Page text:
Price is much more than a number that covers your costs and makes a profit. Your price communicates your value.
Take a minute and think back on how you have set or are thinking of setting your price.
Most business owners have two ways to look at what they should be charging for their product or service. Both ways are wrong!
The first method they use is to look at what their competitors are charging and then try to set their price just above, just below, or right at their competitors price. You have no idea if your competitor is actually making a profit! Even if you think he might, how do you know he’s not sinking himself into debt expecting the business to pick up any day?
This pricing method sets you up for a race to the bottom. When your competitor lowers his price, you will too in order to “stay competitive.” You are also not sure if you can even make a profit at that price.
Setting a “competitive price” positions you poorly as well. There is no differentiation between you and your competition. When a customer has no other measure to make a decision, they will base their decision on price. When a customer’s decision is based only on price, it’s a roll of the dice as to who will win.
The second method often used is to total up what it will cost, your time investment, and how much you think you should take home. However, this method does not take into consideration how your customer values your product or service.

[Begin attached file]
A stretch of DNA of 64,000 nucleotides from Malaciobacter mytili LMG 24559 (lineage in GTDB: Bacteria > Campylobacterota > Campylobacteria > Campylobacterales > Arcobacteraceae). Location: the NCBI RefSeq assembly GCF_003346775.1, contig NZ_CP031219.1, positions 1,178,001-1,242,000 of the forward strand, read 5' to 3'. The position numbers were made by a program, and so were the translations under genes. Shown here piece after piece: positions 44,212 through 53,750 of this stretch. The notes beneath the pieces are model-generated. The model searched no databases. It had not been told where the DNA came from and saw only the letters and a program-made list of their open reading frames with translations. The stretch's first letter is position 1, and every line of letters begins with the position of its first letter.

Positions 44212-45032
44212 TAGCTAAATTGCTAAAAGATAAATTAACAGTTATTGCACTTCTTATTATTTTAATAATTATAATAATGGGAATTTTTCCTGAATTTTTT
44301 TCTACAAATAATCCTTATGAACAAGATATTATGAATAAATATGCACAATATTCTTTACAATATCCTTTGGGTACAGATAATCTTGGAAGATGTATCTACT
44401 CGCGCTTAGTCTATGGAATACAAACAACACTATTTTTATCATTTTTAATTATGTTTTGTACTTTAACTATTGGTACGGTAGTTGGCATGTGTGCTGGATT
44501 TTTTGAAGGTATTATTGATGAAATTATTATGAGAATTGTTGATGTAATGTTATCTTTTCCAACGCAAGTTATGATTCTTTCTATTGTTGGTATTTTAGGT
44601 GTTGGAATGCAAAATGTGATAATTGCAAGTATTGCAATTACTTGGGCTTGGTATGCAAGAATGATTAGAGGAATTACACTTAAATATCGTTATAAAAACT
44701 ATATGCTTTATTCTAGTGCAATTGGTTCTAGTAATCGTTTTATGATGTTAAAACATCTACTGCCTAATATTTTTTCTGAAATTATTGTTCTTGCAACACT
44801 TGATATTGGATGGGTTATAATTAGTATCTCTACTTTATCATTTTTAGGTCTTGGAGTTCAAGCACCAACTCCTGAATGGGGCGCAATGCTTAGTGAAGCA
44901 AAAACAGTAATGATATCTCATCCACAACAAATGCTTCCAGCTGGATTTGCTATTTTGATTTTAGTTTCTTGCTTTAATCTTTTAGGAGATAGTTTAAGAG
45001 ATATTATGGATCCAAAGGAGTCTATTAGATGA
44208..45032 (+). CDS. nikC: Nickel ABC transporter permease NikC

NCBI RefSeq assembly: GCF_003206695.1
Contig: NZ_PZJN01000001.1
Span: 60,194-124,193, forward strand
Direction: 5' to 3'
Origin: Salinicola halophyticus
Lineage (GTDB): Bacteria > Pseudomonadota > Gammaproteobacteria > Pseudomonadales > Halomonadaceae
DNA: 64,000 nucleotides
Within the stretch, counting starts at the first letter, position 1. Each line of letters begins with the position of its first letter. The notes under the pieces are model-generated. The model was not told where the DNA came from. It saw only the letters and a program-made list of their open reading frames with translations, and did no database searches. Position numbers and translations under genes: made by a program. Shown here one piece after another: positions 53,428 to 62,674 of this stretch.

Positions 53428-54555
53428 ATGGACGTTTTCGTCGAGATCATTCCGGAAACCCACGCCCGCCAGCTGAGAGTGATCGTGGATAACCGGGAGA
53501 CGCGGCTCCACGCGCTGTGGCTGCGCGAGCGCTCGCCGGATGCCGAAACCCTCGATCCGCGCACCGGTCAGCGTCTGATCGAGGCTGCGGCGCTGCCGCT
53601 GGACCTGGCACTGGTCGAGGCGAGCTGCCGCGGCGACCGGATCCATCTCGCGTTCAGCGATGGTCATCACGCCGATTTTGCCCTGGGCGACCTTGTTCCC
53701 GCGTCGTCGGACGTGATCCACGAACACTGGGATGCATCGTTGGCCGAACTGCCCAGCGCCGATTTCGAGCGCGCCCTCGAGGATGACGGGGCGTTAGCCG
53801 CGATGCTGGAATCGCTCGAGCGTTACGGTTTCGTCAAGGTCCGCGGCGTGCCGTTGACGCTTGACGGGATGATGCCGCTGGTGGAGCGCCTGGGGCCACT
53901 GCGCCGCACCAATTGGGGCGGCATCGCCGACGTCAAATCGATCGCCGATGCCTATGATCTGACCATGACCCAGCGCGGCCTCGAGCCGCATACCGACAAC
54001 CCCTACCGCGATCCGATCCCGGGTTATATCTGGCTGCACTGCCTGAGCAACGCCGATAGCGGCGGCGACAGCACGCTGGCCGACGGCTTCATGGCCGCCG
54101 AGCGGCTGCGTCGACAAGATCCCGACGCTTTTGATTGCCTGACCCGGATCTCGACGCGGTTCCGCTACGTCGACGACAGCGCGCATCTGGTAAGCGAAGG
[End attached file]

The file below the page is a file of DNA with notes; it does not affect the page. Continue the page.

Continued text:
Many of the businesses that I have seen determine their costs like this don’t take into consideration hidden costs. Some costs overlooked are their marketing costs, basic overhead like facility costs and utilities, or taxes.
Chances are good that you are undervaluing your own time as well. Most of us don’t value our own time and far undercharge for the time investments we make in the business. You are worth more than you think.
David Bryant Mitchell is a business coach and consultant that works with business owners and managers to create momentum in their business with strategies and tactics that they can implement today. These strategies are based on the five building blocks of business: Marketing, Leadership, Operations, Finance and Systems.